OWENS v. HARMON et al
ORDER DENYING 16 Jury Demand filed by JAMES OWENS, III which the Court has construed as a MOTION for reconsideration and MOTION for injunctive relief. Ordered by US DISTRICT JUDGE MARC THOMAS TREADWELL on 1/8/2018. (tlh)
IN THE UNITED STATES DISTRICT COURT
FOR THE MIDDLE DISTRICT OF GEORGIA
JAMES OWENS, III
Deputy JEROME HARMON, et al.,
CASE NO. 5:17-CV-174(MTT)
The Plaintiff has filed a two-page document with the Court. Doc. 16. Excluding
headings, the document reads as follows in its entirety:
I have tried to send out several letters with my responds [sic]
but Houston County Detention Facility has h[i]ndered me
from proceeding by not sending all of my mail out because I
am a[n] indigent inmate also by not giving me the materials
that I need when I qualified as a[n] indigent inmate
th[erefore] I have been trying diligently to represent myself to
the best of my ability I have [no] counsel representing me
and I object to the dismissal of any of the defendants in this
case the jail has refused to forward any evidence because of
my confinement at the Houston County Detention Center
also th[ere] is a limitation to the information and also
objection to Attorney O’Quinn and Cronin bring up my
criminal charges in this civil case and also his statement is
false my mother never talked with him nor gave him any
information about my mental health issues and I would like
to proceed with a speedy jury trial and not wait for any
I would like for each defendant to be suspended without pay
[until] the trial is finished also I would like to receive 20,000
in cash from each defendant and I would like to be removed
from this jail so I won’t be harassed or punished for the filing
of this lawsuit nor discriminated against or retaliated against
I feel that I’m in danger at Houston County Detention Center
the jailers are out to get me[.]
Id. The Court must liberally construe the filings of the Plaintiff, who is proceeding pro
se. See Erickson v. Pardus, 551 U.S. 89, 94 (2007) (“A document filed pro se is to be
liberally construed.” (internal quotation marks and citation omitted)); see also Mays v.
United States, 817 F.3d 728, 731 n.2 (11th Cir. 2016) (“Given Mays’s motion to vacate
and supplemental notice were filed pro se, we construe them liberally.” (citation
omitted)). Accordingly, the Court construes the document as a motion for
reconsideration of its order adopting the Magistrate Judge’s recommendation that
several Defendants be dismissed from the case without prejudice (Doc. 14) and a
motion for injunctive relief. See Doc. 16 (stating “I object to the dismissal of any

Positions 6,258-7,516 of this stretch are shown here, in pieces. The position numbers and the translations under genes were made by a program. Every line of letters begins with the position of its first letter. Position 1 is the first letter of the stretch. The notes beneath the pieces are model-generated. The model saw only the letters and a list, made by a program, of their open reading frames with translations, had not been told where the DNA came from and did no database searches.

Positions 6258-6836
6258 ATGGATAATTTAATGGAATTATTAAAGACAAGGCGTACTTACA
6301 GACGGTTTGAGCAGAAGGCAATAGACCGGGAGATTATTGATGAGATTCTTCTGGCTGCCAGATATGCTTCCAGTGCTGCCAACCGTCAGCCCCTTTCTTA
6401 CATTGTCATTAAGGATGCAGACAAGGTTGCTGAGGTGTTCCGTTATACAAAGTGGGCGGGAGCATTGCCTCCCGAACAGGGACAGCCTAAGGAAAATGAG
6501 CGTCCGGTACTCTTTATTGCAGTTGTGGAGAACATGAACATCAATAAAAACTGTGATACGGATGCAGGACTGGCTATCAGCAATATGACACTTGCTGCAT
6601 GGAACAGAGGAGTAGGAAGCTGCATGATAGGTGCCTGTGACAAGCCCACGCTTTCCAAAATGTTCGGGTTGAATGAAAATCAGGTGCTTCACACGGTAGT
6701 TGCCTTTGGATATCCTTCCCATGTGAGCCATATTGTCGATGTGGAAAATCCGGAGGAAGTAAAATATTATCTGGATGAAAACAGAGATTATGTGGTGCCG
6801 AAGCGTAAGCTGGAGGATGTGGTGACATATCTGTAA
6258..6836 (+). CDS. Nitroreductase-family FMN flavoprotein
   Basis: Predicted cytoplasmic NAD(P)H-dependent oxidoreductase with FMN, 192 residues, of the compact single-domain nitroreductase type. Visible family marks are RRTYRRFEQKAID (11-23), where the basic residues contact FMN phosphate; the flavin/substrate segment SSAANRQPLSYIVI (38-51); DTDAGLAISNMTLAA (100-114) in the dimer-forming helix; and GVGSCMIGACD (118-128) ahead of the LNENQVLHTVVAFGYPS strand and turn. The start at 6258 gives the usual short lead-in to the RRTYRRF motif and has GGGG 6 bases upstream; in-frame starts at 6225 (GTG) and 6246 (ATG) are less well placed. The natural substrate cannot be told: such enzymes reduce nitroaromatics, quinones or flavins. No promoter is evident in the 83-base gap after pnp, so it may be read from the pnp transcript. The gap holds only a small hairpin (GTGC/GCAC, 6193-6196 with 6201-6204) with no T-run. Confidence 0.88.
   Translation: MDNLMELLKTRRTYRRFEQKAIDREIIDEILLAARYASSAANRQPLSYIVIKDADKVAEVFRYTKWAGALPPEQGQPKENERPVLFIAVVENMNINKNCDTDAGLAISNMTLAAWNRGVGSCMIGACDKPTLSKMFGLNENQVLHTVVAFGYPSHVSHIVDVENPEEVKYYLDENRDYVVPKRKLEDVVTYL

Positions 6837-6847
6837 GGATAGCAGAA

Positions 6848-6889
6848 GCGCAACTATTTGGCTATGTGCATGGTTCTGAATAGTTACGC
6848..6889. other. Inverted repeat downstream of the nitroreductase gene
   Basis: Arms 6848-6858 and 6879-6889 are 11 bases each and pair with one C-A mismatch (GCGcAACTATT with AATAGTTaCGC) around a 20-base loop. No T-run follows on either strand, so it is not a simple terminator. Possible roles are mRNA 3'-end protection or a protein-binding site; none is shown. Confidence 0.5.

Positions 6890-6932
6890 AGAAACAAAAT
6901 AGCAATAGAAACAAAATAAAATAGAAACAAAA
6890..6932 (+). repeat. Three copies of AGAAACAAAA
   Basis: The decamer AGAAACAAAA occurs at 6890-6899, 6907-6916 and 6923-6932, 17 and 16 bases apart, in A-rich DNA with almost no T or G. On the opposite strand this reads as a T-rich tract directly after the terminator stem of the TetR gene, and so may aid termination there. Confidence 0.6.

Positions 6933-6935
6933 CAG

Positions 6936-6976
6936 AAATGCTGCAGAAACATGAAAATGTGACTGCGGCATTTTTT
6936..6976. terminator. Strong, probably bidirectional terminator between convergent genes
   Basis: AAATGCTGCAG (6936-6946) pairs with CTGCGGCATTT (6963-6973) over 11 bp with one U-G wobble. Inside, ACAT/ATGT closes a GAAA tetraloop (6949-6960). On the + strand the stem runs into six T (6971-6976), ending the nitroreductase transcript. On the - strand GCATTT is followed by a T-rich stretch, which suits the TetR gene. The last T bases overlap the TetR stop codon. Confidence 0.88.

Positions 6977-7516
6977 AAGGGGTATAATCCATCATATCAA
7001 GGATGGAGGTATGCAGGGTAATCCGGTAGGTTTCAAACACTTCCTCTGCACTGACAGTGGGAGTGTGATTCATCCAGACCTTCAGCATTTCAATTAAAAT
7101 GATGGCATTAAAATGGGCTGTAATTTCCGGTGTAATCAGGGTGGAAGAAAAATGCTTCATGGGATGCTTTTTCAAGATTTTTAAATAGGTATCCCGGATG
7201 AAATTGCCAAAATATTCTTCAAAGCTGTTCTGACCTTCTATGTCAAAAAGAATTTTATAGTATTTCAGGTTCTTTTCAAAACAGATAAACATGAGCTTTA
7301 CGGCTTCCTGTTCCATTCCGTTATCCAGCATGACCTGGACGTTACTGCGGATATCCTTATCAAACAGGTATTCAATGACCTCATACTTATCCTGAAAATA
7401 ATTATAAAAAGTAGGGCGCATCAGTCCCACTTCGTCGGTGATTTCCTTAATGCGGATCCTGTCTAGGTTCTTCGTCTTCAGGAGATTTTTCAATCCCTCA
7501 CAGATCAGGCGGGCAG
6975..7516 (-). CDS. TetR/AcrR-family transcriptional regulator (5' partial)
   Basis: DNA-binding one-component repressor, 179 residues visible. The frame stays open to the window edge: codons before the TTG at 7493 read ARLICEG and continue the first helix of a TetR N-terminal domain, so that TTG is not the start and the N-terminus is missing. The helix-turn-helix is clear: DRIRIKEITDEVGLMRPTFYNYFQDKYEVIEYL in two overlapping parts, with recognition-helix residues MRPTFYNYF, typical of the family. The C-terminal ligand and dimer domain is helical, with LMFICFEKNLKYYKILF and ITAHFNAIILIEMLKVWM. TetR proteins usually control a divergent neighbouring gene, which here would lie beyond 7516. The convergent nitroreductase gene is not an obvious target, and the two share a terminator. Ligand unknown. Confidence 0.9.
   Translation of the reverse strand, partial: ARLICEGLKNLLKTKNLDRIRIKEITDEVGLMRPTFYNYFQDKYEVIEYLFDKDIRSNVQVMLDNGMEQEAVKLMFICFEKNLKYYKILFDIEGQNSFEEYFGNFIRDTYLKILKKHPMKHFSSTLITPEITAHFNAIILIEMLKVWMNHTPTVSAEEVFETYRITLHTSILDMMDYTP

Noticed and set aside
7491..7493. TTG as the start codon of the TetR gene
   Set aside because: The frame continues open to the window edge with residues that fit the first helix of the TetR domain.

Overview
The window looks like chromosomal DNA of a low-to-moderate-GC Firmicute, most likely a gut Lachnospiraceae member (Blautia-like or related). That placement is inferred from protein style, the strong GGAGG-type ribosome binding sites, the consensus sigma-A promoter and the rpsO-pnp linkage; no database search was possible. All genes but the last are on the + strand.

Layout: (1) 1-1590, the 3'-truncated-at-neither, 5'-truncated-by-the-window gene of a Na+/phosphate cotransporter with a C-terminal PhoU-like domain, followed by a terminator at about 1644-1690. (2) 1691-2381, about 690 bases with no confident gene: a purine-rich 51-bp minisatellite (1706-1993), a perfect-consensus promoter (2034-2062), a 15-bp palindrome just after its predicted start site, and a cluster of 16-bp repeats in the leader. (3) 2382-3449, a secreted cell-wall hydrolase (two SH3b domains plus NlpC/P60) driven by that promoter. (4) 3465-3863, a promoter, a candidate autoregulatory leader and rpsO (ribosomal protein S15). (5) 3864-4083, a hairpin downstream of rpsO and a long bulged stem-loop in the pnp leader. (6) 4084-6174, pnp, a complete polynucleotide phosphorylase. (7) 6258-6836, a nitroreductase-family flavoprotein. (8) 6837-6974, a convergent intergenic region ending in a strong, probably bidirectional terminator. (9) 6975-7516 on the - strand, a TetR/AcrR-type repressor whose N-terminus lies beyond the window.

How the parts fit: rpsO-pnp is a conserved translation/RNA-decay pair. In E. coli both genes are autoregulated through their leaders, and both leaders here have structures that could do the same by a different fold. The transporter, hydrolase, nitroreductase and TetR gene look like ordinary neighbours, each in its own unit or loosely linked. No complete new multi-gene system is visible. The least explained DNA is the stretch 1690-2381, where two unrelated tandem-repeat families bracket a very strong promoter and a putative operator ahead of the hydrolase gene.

defendants in this case” and requesting that the Defendants be suspended without pay,
the Defendants be ordered to pay the Plaintiff $20,000, and the Plaintiff be released
Pursuant to Local Rule 7.6, “Motions for Reconsideration shall not be filed as a
matter of routine practice.” M.D. Ga. L.R. 7.6. “Reconsideration is appropriate only if
the movant demonstrates (1) that there has been an intervening change in the law, (2)
that new evidence has been discovered which was not previously available to the
parties in the exercise of due diligence, or (3) that the court made a clear error of law.”
Bingham v. Nelson, 2010 WL 339806, at *1 (M.D. Ga.) (internal quotation marks and
citation omitted). Although the Plaintiff states an objection “to the dismissal of any
defendants in this case,” he has not set forth any argument that such dismissal was
wrong because of an intervening change in law, newly discovered evidence not
previously available, or clear error. Doc. 16 at 1. Also, the Plaintiff had the opportunity
to object to the Magistrate Judge’s recommendation but failed to do so; he waited to
contest the dismissal of some of the Defendants until two and a half months after the
Recommendation and nearly a month after the order adopting the Recommendation.
Compare Doc. 7 (Recommendation, dated August 31, 2017), with Doc. 14 (order
adopting Recommendation, dated October 16), with Doc. 16 (Plaintiff’s motion, dated
November 13). The motion for reconsideration must be denied.
As to the motion for injunctive relief, a preliminary injunction is a drastic remedy
and is only appropriate if a party demonstrates that (1) there is a substantial likelihood
he will succeed on the merits of his claim for injunctive relief, (2) relief is necessary to
prevent irreparable injury, (3) the threatened injury outweighs the harm that would be
caused to the non-moving party, and (4) granting relief would not be averse to the public
interest. Parker v. State Bd. of Pardons & Paroles, 275 F.3d 1032, 1034-35 (11th Cir.
2001) (citation omitted). The Plaintiff has failed to show a substantial likelihood of
success on the merits, the necessity of his requested relief to prevent irreparable injury,
that his threatened injury outweighs harm caused to the non-moving party, or that
granting relief would not be averse to the public. The motion for injunctive relief
therefore also must be denied.
Finally, to the extent the Plaintiff contests evidence that he anticipates opposing
counsel will attempt to use at trial, he will have an opportunity to move to exclude such
evidence closer to trial. At this time, resolution of such a dispute is premature.
Accordingly, the Plaintiff’s motion for reconsideration and motion for injunctive
relief (Doc. 16) is DENIED.
SO ORDERED, this 8th day of January, 2018.
S/ Marc T. Treadwell
MARC T. TREADWELL, JUDGE
UNITED STATES DISTRICT COURT
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